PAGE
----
Congresswoman Ilhan Omar Defeats Challenger to Win Primary

New York Times calls Minnesota race for incumbent Omar, who has drawn controversy for comments about Israel

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Rep. Ilhan Omar speaks with media on August 11, 2020 in Minneapolis, Minnesota.
Rep. Ilhan Omar speaks with media on August 11, 2020 in Minneapolis, Minnesota.Credit: Stephen Maturen/Getty Images/AFP
Reuters

U.S. Representative Ilhan Omar held off a well-funded challenger Tuesday and won the Democratic primary in her congressional district, putting her on track for re-election in November along with other members of the "Squad" of four liberal freshmen.

Omar defeated attorney Antone Melton-Meaux, who had accused her of prioritizing her celebrity over her constituents, and several other challengers, the New York Times said.

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Omar had 57.2% of the vote compared with 39.4% for Melton-Meaux, the New York Times said. This included only in-person voting, and officials warned ahead of the election that a large volume of mailed-in ballots during the coronavirus pandemic could delay official final results.

"In Minnesota, we know that organized people will always beat organized money," Omar, 37, said in a statement. "Despite outside efforts to defeat us, we once again broke turnout records."

Progressive Democrats have generally done well this primary cycle. Representative Rashida Tlaib, along with Omar a member of the "Squad" of four liberal freshman congresswomen, last week held off a challenge.

Omar's win in a Democratic stronghold means all four Squad members are likely to win re-election in November. Representative Alexandria Ocasio-Cortez of New York dispatched a primary challenger in June, and the fourth Squad member, Representative Ayanna Pressley, is running unopposed in her primary in Massachusetts next month.

Minnesota, Wisconsin, Connecticut, Vermont and Georgia all held primary elections for Congress on Tuesday. The outcome will help set the stage for November elections to the House of Representatives and Senate that will determine the balance of power in Washington.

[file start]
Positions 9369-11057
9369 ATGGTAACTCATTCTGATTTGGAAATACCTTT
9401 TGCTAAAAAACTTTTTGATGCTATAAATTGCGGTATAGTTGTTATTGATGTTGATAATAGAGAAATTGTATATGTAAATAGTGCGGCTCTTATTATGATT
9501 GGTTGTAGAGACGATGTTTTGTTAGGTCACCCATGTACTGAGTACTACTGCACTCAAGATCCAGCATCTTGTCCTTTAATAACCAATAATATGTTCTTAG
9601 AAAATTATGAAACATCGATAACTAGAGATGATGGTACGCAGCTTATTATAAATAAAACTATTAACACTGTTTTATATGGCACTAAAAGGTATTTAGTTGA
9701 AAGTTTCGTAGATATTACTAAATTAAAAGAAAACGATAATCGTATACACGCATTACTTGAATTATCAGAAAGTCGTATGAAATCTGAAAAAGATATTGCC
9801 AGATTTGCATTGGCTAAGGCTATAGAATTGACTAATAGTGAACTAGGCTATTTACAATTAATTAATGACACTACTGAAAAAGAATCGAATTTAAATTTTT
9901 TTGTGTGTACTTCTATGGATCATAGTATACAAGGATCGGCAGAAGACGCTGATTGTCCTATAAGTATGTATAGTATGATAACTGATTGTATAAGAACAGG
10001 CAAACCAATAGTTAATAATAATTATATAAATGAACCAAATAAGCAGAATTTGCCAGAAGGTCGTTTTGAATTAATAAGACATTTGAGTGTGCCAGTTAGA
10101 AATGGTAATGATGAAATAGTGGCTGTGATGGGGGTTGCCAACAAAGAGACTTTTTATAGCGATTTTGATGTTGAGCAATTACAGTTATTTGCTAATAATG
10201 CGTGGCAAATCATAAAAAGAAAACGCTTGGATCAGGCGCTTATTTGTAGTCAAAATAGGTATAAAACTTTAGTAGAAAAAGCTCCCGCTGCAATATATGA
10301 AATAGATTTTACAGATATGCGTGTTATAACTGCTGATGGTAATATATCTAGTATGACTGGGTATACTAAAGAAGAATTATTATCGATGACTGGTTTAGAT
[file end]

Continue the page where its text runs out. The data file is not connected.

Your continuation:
Melton-Meaux, an attorney, criticized Omar for her comments on Israel, some of which have been seen as antisemitic, as well as her failure to show up for some House votes. His campaign received support from pro-Israel groups.

Omar has apologized for some of her statements about Israeli lobbying power, and her campaign said she had good reasons for missing some votes.

Police reforms were a top campaign issue in Omar's district, where George Floyd, a Black man, was killed in police custody in May, touching off nationwide protests. Omar called for restructuring the police department, while Melton-Meaux said the police function should be "more narrowly focused."

A refugee from Somalia, Omar quickly became a target of conservative critics after she was elected in 2018. Republicans rebuked her left-wing politics, and President Donald Trump has falsely accused her of supporting Al-Qaida. Members of both parties chided her for her comments on Israel.

In Georgia, a Republican businesswoman who has made inflammatory comments about Muslims like Omar and expressed support for QAnon, Marjorie Taylor Greene, defeated neurosurgeon John Cowan in a primary runoff for an open House seat. Results from Georgia's secretary of state showed she was ahead by 60 percent to 40 percent when Cowan conceded.

QAnon is a fringe belief propagated online that claims "deep-state" traitors are plotting against Trump.

The Republican in the conservative district will likely be elected in November.

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